KANSAS CITY, Mo. - A special prosecutor was appointed Monday to reinvestigate allegations by a 14-year-old girl who said she was sexually assaulted by an older classmate who plied her with alcohol in their rural Missouri town.
The case attracted international attention when the girl and her mother went public, saying the county prosecutor didn't do enough before dropping charges against the boys they said were involved. Local prosecutors maintain that the family stopped co-operating — which the family disputes — but asked for a special prosecutor to take over the case.
A Nodaway County judge chose Jackson County prosecutor Jean Peters Baker to take on the role, the local county court clerk confirmed. Baker will be able to launch her own investigation and work independently from the local prosecutor. Baker is no stranger to high-profile cases: Her prosecution of Roman Catholic Bishop Robert Finn, who was accused of failing to report suspected child abuse, resulted in the first criminal conviction against an American bishop charged in the clergy sex scandal.
"Politics, connections or any other reason you can think of will not play a role in our review of this case," Baker said at a news conference.
Melinda Coleman claims her daughter was given alcohol in January 2012 by a 17-year-old Maryville High School student who then sexually assaulted her daughter at his home when she became incapacitated. She has said her daughter sneaked out the night of the alleged assault.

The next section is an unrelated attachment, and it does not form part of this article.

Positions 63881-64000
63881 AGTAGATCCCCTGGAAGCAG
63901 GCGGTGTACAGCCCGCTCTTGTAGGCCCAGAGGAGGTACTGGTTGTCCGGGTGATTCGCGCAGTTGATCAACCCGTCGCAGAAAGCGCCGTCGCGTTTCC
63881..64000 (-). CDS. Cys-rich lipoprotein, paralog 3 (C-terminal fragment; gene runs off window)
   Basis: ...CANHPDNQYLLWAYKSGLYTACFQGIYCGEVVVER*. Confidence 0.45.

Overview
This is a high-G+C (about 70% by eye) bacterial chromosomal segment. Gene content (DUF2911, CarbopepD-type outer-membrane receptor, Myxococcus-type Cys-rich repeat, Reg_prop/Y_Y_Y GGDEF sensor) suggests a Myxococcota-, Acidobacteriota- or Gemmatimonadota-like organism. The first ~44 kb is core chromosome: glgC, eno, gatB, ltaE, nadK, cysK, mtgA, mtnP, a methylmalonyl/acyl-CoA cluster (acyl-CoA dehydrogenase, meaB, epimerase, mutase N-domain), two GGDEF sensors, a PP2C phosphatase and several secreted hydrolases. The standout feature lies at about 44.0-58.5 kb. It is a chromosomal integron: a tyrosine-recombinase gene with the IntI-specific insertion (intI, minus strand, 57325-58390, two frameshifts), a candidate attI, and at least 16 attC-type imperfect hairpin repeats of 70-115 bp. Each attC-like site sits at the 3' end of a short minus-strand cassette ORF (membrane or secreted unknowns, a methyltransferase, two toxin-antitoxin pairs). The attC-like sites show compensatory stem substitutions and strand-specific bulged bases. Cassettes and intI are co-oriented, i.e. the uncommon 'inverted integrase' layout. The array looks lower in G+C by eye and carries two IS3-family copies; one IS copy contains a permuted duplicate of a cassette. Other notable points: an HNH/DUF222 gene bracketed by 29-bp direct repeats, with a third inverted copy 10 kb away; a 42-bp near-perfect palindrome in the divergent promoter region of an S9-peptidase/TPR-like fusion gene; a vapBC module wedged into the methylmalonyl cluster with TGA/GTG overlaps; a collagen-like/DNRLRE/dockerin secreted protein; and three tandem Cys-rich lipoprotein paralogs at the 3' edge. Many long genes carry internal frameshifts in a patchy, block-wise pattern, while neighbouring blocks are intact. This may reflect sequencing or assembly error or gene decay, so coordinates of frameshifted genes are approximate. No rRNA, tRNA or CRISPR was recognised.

Her daughter, Daisy, said another 17-year-old videotaped the attack with a cellphone, and that her 13-year-old friend who went with her that night was raped by a 15-year-old boy.
Daisy's alleged assailant was charged with felony sexual assault and the second 17-year-old was charged with sexual exploitation of a minor. Nodaway County prosecutor Robert Rice said last week that those charges were dropped because Daisy's family had stopped co-operating and that there wasn't enough evidence to convict the boys.
Melinda Coleman said she and her daughter never stop co-operating and were fully prepared to provide whatever assistance would be needed if the case were reopened.
Charges against the 15-year-old were handled in juvenile court and are not public record.
The case has drawn comparisons to one in Steubenville, Ohio, where two 17-year-old high school football players were convicted of raping a West Virginia girl after an alcohol-fueled party in 2012. The case was furiously debated online and led to allegations of a coverup to protect the city's celebrated football team.
The Associated Press does not generally name victims of sexual assault but is naming the Colemans because they have been granting public interviews about the case. The AP is not naming the accused boys because there are no active charges against them.
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